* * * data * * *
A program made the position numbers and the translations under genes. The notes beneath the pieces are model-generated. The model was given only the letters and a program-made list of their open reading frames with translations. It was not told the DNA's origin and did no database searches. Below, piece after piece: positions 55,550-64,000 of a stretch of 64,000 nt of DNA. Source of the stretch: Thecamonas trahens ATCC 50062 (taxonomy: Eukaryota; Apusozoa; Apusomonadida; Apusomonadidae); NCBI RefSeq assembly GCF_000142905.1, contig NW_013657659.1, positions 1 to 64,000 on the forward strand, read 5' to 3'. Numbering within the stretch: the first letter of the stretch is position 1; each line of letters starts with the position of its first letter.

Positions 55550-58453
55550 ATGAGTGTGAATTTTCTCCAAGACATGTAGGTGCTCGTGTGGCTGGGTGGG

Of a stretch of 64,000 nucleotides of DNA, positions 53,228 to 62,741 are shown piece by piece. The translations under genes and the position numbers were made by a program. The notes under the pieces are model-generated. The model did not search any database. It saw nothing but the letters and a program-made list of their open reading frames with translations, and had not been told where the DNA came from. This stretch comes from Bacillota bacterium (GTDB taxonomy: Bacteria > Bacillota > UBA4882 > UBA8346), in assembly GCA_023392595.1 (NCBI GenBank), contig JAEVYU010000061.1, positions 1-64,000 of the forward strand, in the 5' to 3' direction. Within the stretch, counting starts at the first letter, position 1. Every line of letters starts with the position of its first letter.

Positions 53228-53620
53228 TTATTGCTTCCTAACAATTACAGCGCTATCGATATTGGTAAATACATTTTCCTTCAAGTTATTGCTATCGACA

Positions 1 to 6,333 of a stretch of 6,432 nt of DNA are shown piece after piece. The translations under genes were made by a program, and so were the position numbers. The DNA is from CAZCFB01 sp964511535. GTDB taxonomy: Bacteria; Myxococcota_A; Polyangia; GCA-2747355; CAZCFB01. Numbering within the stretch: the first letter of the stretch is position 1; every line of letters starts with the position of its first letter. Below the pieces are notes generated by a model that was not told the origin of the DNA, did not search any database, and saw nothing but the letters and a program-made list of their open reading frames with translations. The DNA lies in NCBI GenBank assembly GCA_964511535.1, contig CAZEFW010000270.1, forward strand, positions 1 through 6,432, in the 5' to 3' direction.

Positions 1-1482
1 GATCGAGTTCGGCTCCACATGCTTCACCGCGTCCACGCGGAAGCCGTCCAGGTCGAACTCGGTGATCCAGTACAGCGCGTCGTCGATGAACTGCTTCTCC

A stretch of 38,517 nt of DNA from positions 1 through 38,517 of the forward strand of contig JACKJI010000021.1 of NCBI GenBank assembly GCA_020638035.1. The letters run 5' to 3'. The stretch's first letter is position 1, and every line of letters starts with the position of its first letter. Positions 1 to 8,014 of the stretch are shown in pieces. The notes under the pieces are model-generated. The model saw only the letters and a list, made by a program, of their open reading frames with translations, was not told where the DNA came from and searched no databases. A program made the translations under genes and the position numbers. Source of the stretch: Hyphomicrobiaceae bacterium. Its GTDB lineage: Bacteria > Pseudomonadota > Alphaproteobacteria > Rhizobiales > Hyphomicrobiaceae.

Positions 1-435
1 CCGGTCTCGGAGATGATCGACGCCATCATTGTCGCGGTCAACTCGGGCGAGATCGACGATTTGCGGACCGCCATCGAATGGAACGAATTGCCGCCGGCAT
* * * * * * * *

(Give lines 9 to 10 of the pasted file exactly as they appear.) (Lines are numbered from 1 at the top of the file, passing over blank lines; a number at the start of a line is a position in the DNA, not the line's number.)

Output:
1 GATCGAGTTCGGCTCCACATGCTTCACCGCGTCCACGCGGAAGCCGTCCAGGTCGAACTCGGTGATCCAGTACAGCGCGTCGTCGATGAACTGCTTCTCC

A stretch of 38,517 nt of DNA from positions 1 through 38,517 of the forward strand of contig JACKJI010000021.1 of NCBI GenBank assembly GCA_020638035.1. The letters run 5' to 3'. The stretch's first letter is position 1, and every line of letters starts with the position of its first letter. Positions 1 to 8,014 of the stretch are shown in pieces. The notes under the pieces are model-generated. The model saw only the letters and a list, made by a program, of their open reading frames with translations, was not told where the DNA came from and searched no databases. A program made the translations under genes and the position numbers. Source of the stretch: Hyphomicrobiaceae bacterium. Its GTDB lineage: Bacteria > Pseudomonadota > Alphaproteobacteria > Rhizobiales > Hyphomicrobiaceae.